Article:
On May 14, 2020, following engagement with the private sector, including UK based insurers, the U.S. Government issued new sanctions guidance for international maritime operators. The intent of the guidance is to provide those in the maritime industry, energy and metals sectors with further information and tools to counter current and emerging trends related to illicit shipping and sanctions evasion. The guidance addresses how to tailor appropriate due diligence and sanctions compliance policies/procedures and provides recommendations on how to effectively identify red flags. The guidance, which can be found here, is primarily targeted at ship owners, managers, operators, brokers, ship chandlers, flag registries, port operators, shipping companies, freight forwarders, classification service providers, commodity traders, insurance companies, and financial institutions.
Although the guidance does not appear to raise any significant new ideas or commentary, it is a helpful reminder of the U.S. Government’s expectations. Five key points to note are as follows:
1. Institutionalise Sanctions Compliance Programs
Private sector entities are advised to assess their sanctions risk and implement compliance policies and procedures to address any identified gaps in their compliance programs, especially when operating in or near high risk areas. Entities should train their employees on how to implement the compliance program, and also apply the program to other related parties, such as subsidiaries, partners and affiliates.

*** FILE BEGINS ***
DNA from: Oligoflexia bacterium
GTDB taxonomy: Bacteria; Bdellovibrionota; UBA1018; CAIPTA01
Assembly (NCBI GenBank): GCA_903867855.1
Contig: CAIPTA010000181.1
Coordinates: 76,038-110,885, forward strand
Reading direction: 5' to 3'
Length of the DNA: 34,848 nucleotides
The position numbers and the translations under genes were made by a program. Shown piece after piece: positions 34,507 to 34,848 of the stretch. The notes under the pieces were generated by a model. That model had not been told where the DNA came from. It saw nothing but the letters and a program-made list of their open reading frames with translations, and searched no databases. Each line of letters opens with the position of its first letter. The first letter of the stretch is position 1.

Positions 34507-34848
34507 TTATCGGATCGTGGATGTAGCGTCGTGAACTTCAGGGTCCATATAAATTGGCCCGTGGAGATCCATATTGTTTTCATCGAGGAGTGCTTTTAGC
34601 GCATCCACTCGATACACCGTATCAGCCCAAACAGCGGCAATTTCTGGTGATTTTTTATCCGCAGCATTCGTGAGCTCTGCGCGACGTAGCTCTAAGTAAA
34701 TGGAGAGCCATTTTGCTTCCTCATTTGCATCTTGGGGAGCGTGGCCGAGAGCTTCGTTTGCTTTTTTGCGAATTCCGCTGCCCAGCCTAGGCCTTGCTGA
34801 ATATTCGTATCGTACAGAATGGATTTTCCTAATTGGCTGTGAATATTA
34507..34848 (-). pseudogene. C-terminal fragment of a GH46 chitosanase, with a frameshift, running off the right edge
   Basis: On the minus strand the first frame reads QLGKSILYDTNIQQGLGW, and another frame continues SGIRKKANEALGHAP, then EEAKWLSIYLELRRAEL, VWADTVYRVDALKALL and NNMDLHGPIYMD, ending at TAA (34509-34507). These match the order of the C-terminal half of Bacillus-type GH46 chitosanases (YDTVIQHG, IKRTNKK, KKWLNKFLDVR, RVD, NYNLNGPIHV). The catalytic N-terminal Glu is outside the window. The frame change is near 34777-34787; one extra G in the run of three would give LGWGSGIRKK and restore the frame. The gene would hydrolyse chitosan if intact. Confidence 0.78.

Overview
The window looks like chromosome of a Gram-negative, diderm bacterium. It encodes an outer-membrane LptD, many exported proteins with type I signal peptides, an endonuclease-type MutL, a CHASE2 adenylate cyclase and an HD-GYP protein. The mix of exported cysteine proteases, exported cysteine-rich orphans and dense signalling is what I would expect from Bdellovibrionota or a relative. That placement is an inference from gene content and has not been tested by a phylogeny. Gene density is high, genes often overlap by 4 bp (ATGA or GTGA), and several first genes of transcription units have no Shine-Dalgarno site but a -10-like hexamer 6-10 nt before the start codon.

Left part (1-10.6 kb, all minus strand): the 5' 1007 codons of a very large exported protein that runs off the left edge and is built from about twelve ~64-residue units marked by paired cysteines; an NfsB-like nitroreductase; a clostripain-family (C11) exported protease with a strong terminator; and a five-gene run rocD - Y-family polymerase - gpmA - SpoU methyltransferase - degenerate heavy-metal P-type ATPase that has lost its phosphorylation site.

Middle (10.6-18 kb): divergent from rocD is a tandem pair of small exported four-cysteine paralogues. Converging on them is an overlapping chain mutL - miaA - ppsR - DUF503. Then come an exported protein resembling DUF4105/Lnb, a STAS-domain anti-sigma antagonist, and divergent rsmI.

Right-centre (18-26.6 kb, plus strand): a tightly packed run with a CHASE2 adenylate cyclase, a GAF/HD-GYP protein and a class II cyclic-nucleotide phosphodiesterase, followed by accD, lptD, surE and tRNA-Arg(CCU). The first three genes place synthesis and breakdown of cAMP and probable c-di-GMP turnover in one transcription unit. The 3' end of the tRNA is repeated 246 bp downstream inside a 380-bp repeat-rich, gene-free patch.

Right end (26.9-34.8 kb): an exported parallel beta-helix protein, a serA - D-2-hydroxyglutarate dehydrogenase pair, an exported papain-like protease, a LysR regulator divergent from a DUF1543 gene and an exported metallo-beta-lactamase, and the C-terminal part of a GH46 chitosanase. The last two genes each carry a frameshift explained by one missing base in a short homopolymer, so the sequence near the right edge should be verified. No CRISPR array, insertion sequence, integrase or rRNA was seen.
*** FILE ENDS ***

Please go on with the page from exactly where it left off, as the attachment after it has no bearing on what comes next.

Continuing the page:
The compliance program should identify to employees the consequences of not complying with sanctions, encourage and incentivise employees to monitor compliance, and provide for third party audits that test the effectiveness of the program. Additionally, private sector entities are encouraged to require their business counterparts to 1) conduct their activities in a manner consistent with U.S. and United Nations sanctions, as applicable; (2) have sufficient resources in place to ensure execution of, and compliance with, their own sanctions policies; (3) ensure subsidiaries and affiliates comply with the relevant policies, as applicable; (4) have relevant controls in place to monitor automatic identification systems (AIS); (5) have controls in place to screen and assess on boarding or offloading cargo in areas they determine to present a high risk; and (6) have controls to assess authenticity of bills of lading.
2. Establish AIS Best Practices and Contractual Requirements
AIS manipulation and disruption may indicate potential illicit or sanctionable activities, therefore, entities in the maritime industry may choose to carry out individual risk assessments. Based on the risks identified, entities should research the ship’s history to identify previous AIS manipulation.
Service providers are advised to terminate contracts where there is evidence of manipulating AIS for illegitimate reasons. Additionally, service providers could also consider incorporating contractual language that prohibits transfers of cargo to client vessels that are not broadcasting AIS in accordance with the Safety of Life at Sea (SOLAS), or have AIS history that indicates manipulation or termination for illegitimate reasons.